In order to understand acne and other conditions of the skin, it is essential to have a good understanding of skin structure and function. This chapter focuses on basic anatomy and physiology of the skin, and on how genetic factors, bacteria, and biological activity of the skin affect and contribute to acne and oily-problem skin conditions. The skin is an amazing organ that is necessary for life. You cannot live without skin. It performs many vital functions that help many other functions of the body.

It responds to hormones, biochemicals, and signals sent from many other organs and tissues in the body. It is the first line of defense to disease and foreign invaders trying to enter the body. When we think of body organs, we might think about the heart or the liver or the brain. An average size person’s skin weighs about 8 pounds or 15 percent of a person’s body weight, and if you stretched all the skin out from the average person’s body, it would take up about 18 square feet!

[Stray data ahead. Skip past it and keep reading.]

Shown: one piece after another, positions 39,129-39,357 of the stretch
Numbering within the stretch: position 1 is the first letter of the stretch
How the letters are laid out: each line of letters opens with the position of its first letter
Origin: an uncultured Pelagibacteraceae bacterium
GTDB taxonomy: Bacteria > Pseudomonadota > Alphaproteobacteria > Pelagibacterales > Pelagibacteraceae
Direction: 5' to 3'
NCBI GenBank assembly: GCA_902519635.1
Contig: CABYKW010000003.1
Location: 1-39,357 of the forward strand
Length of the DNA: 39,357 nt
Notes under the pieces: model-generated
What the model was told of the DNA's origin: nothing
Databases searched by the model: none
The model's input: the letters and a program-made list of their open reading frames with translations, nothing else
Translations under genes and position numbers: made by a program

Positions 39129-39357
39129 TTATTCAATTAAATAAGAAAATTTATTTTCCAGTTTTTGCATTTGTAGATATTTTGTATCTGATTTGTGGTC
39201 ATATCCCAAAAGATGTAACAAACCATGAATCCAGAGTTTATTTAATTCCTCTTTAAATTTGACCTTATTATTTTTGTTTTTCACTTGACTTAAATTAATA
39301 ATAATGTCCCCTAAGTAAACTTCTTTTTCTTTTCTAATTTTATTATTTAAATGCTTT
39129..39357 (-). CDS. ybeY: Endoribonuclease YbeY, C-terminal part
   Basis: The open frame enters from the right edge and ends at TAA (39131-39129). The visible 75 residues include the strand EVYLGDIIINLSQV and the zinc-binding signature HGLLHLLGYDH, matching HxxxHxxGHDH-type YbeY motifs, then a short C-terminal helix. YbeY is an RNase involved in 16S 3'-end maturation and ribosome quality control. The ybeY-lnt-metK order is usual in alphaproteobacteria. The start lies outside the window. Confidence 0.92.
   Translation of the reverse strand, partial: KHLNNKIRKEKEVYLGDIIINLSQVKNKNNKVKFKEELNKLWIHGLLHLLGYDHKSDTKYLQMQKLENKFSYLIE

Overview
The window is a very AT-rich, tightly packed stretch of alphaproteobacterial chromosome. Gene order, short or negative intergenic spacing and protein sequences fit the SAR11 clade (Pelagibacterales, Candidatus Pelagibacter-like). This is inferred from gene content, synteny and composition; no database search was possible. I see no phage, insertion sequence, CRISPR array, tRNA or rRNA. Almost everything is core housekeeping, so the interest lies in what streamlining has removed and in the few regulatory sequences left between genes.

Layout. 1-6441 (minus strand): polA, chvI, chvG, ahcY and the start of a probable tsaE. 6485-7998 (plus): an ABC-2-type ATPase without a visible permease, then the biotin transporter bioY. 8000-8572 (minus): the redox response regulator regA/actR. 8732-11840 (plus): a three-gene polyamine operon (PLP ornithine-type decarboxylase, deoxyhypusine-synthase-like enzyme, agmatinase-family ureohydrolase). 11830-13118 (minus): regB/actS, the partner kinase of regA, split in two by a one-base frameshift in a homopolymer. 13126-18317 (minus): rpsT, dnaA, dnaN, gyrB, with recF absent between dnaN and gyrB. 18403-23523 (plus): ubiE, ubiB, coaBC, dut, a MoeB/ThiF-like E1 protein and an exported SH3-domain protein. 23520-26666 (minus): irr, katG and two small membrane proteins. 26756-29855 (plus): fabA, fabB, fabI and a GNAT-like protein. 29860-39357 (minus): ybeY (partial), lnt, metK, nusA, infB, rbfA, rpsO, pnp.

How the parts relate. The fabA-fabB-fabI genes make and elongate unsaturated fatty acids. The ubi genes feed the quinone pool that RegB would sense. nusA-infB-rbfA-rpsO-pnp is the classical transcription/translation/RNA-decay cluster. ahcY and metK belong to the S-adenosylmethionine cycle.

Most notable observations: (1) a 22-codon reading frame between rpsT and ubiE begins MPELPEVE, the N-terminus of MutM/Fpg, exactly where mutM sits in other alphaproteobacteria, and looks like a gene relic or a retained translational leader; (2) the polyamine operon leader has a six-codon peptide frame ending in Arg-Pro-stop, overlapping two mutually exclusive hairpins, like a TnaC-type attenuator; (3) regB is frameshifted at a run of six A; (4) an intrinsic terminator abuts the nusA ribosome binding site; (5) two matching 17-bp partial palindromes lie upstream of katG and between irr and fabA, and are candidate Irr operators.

The skin is a complicated covering that helps to cushion and protect the rest of the body and internal organs. It has many physiological functions:

  • Containing 25 percent of all the blood in the body, the skin regulates body temperature by decreasing blood flow when the environment is cold, and the skin secretes sweat to cool the body through evaporation when exposed to heat. Blood vessels in the skin expand to assist the body in cooling the blood during hot weather. The fat in the subcutaneous layer of the skin helps insulate the internal organs from cold, and it also cushions the bones of the body.
  • The skin keeps water from leaving the body, preventing dehydration.
  • The skin as the epidermis prevents skin dryness and helps prevent irritation by blocking irritants from entering the skin.
  • The skin contains a variety of immune cells that detect, identify, and help defend against foreign invaders, irritants, and pathogenic organisms.
  • The skin contains 12 feet of nerves per square inch, and nerve endings that sense cold, heat, pain, and pressure.
  • The skin can repair itself when it is injured or torn by generating new cells.
  • The skin manufactures melanin skin pigment to protect the body from sunlight.